| November 12, 2005

Jarhead is a war movie, make no mistake, but it’s about a mistake of a war. And whereas most war films only promise to show you a side of war you’ve never seen before, Jarhead actually succeeds, as visually subtle as it is obviously spoken. This is war, but pretty much sans what we’ve come to expect from war. The climax yields no emotional clash, only the fear of friendly fire and the vindictive malaise of the desert heat and the desert boredom. Jarhead has no need for the physical–the army can treat surface wounds–it traipses bravely into the psychological where we are told: “There’s no standard solution for losing your mind.” And that is director Sam Mendes’ (Road to Perdition, American Beauty) expertise: the foray into our inner thoughts and dreams.
“Every war is different,” proclaims “”every war is the same.” This easily digested axiom serves as Jarhead’s spine: there will be stereotypes (and perhaps it is time to acknowledge these might not be stereotypes), yet there will be unexpected change. Along the way we’ll meet the harsh, yet inwardly compassionate officer (Jaime Foxx, playing the polar opposite of Collateral’s repressed cabbie); the quiet, bloodthirsty intellectual (Peter Sarsgaard); and the newbie, Anthony Swofford (Jake Gyllenhaal), author of the Desert War memoir upon which Jarhead was based.
Gyllenhaal and Sarsgaard share a lot more in common than unpronounceable names: they’ve both gone from playing baby-faced modern nerds to playing baby-faced modern heroes. They seem poor representatives of the army, but that’s exactly the point: watch Gyllenhaal’s eyes tense as the camera zooms in on him, his face captured in the silhouette of his own sniper rifle; hear him crooning for a kill-shot that will let him see “that pink mist”; this is a new breed of soldier (or perhaps the old breed, redux). Along with Mendes, they have no trouble showing us the unglamorous reality of modern warfare: today’s grunts cannot compete with the lightning-fast war of technology. Irreverent, they trudge along, hydrating and masturbating in the lush desert scenery (not since Three Kings have there been so many shades of yellow) as they slowly lose their minds.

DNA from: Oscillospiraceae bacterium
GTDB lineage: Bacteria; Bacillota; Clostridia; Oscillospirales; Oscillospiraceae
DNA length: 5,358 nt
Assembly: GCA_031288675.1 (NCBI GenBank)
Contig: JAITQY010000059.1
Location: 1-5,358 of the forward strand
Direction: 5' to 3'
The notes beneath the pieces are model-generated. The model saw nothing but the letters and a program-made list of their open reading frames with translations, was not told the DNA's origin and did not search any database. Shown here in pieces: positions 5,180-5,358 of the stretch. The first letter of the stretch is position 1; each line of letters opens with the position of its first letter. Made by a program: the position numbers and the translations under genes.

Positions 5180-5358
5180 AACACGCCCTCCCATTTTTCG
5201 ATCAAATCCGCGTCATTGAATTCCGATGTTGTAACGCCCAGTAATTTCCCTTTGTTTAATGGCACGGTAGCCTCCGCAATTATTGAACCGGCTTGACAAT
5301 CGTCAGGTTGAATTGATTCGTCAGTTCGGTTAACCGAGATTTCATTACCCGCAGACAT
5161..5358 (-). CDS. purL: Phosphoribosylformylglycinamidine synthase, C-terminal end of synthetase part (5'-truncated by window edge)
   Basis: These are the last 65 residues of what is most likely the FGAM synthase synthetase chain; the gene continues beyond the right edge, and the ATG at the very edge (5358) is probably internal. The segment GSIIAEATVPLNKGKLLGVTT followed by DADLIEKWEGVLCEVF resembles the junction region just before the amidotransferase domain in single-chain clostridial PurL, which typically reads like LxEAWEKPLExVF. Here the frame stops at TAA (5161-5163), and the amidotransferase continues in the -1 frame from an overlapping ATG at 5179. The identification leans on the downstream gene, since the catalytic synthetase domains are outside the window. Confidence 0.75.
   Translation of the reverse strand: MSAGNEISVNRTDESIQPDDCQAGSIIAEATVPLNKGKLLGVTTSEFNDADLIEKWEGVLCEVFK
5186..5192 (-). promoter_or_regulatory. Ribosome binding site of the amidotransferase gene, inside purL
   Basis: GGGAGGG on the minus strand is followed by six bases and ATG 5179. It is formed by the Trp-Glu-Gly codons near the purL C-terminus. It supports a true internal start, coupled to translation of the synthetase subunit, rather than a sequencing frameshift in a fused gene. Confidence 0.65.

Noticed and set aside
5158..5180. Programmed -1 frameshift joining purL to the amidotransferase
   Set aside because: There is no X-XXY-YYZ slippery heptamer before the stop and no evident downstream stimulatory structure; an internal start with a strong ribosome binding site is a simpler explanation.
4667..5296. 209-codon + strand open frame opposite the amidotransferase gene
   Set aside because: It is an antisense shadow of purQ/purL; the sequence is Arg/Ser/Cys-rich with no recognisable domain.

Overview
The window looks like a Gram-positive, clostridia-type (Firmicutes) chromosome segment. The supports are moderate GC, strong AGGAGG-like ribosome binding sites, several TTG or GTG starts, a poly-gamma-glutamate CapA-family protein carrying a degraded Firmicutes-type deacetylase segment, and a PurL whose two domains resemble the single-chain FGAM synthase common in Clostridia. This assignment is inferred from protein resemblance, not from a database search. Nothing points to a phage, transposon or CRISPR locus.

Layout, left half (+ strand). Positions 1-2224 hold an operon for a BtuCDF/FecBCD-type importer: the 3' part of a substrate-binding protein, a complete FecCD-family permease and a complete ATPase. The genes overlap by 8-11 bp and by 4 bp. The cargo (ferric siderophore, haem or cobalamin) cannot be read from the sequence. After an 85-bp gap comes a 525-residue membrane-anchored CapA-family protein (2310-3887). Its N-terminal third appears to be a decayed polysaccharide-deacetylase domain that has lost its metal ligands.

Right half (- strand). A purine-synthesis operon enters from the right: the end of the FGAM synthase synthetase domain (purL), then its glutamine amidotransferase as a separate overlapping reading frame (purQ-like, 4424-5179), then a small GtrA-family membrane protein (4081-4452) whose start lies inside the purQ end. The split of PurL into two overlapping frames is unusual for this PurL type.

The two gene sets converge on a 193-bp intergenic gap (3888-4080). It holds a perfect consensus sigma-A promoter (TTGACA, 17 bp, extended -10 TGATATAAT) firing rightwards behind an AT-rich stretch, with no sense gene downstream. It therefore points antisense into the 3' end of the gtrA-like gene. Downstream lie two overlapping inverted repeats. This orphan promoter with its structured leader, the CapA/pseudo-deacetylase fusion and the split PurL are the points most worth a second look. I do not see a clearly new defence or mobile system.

However, it isn’t until Jarhead drops the memoir-based narrative that it becomes more than a cutesy parable. For the first eighty minutes, Jarhead ambles around in the same vein of other war movies. Mendes can hold his own with Spielberg’s Saving Private Ryan, but the substance itself is redundant. The anecdotes, the witticisms: they’re cliché today, and hindsight narrative (it’s easy to be clever after the fact) only lightens the sobriety of the tense atmosphere. Only when the testosterone picks up and the soldiers meld into a chaotic welter of hoots does the film seem real, although these moments seem so selected that it’s hard to avoid acknowledging how forced they are.
But then it starts raining oil, and Mendes is granted cinematic license to literally take us where the environment of other war movies hasn’t allowed. These last thirty minutes, set in a sulfurous hell, could at times be mistaken for science-fiction, so alien and yet so beautiful. There’s no need for the surrealistic dream sequences of American Beauty (although Mendes can’t resist throwing one in): the world itself is frightening enough.
So forgive the repetitious moments and chalk up the stumbling narrative as being a parallel of Operation: Desert Storm’s own stumbling journey. Gyllenhaal and Sarsgaard, with the expert assistance of Sam Mendes, cross the breaking point to show another, perhaps crueler, form of beauty. In the end, not a single shot has been fired, and yet… not a single life has gone unscathed. “Welcome,” as Jarhead delights in repeating, “to The Suck.”

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